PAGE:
Sasha loves the beach, but I think she prefers it in winter. In the summer, see, we disappear into the ocean, and she likes it best when we walk along a throw twigs or trunks of kelp for her to retrieve. She dashes along or into the ocean, whatever is needed, and becomes a dripping sandbag, intent, focussed, having a blast.
This summer she found a solution. In fact, she found more than one. When she has found her preferred stick of seaweed, she just reverses the procedure. She swims out to us with it in her mouth, so that we can throw it onto the beach for her. I saw her other answer to the problem as I was swimming along one afternoon, keeping half an eye on my dogs. I watched her seduce not one but three guys in a single day. No one is indispensable. She goes right up to her chosen playmate, neatly puts her piece of seaweed down right in front of them, and looks up hopefully, wagging her tail. She knows those golden brown eyes are irresistible. A white man, a man of colour, and a young man who walks with difficulty, all fell for it. In fact, I think her vote of confidence made the young guy’s day.
Then there are the tortoises at Julian’s house-sit. You’d think feeding two tortoises was uncomplicated. He has to take out things like carrots and lettuce to their big enclosure in the garden every day, but he missed one evening, and went out the following morning with the goodies. The large male, who obviously has a well-developed sense of his rights, walked right up to him aggressively and surprisingly fast when he entered. Then he pulled in his head and continued “running”. He head-butted him with his shell! Julian hasn’t dared to be late again.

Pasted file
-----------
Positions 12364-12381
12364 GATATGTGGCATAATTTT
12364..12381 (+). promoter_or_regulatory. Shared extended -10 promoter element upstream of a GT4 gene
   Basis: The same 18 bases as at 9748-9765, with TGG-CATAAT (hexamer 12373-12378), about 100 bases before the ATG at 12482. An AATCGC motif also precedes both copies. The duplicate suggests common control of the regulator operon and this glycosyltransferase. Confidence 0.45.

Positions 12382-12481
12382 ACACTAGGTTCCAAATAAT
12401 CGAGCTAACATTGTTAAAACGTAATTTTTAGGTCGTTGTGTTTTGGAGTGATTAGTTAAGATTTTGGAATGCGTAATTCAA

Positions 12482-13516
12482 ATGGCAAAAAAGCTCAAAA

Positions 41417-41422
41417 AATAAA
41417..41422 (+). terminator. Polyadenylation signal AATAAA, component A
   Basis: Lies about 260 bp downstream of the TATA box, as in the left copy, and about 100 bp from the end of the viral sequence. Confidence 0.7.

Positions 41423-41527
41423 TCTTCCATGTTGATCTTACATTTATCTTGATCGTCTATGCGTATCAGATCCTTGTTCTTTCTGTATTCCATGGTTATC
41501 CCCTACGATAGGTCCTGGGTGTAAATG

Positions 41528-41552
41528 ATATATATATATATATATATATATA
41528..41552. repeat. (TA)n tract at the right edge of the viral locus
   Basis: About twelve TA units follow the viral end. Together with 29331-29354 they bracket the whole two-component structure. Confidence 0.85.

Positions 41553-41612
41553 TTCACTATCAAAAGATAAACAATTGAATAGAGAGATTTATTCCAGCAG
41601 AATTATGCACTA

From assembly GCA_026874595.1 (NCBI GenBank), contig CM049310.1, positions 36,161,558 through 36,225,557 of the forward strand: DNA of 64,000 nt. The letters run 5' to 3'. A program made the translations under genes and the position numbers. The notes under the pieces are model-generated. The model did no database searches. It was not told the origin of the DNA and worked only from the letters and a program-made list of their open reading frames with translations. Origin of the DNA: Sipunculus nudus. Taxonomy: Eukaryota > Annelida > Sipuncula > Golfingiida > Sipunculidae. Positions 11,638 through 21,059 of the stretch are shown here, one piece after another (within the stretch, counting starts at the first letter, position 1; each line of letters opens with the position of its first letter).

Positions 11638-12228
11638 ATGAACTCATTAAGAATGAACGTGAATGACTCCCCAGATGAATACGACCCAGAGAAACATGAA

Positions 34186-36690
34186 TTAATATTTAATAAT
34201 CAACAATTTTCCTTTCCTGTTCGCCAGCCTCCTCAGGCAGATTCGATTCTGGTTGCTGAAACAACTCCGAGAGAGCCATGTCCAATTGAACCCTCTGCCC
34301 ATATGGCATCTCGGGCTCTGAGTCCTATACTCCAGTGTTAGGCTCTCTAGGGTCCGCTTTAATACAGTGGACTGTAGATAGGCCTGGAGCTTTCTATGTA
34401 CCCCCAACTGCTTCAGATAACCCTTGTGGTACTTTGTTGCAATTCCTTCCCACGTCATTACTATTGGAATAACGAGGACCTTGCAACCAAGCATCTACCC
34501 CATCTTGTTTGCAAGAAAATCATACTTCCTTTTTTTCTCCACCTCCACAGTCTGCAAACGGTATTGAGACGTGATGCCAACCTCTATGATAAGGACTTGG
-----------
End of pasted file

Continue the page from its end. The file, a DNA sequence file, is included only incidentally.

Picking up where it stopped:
To have a great tortoise moment, watch this, “When you need a flippin’ friend”:
Then, of course, there is the combination of Sasha and tortoises. She thinks they are the obvious targets for retrieving, and on a single walk she will sometimes bring us as many as five from the slopes next to the mountain paths. We decided not to be angry, because left to herself, she may well leave them upside down, so we thank her but insist she puts them down for us to return to the bushes.
Once, I confess, she brought me a tortoise while I was swimming in a dam and DROPPED IT in the water! I desperately felt around and found it on an underwater rock. When I put it on the dry ground, it wasted no time hiding in its shell, as they do when Sasha is carrying them, but stuck its neck out and stalked off in a real huff – away from the water!
She has tried everything to get one home: trying to sneak a little one into the car in her mouth, shameless begging at the car door, and hiding a tortoise near the door while she distracts us with kisses. I think she’s beginning to accept that she will never be allowed to take one home as a toy. Ah well.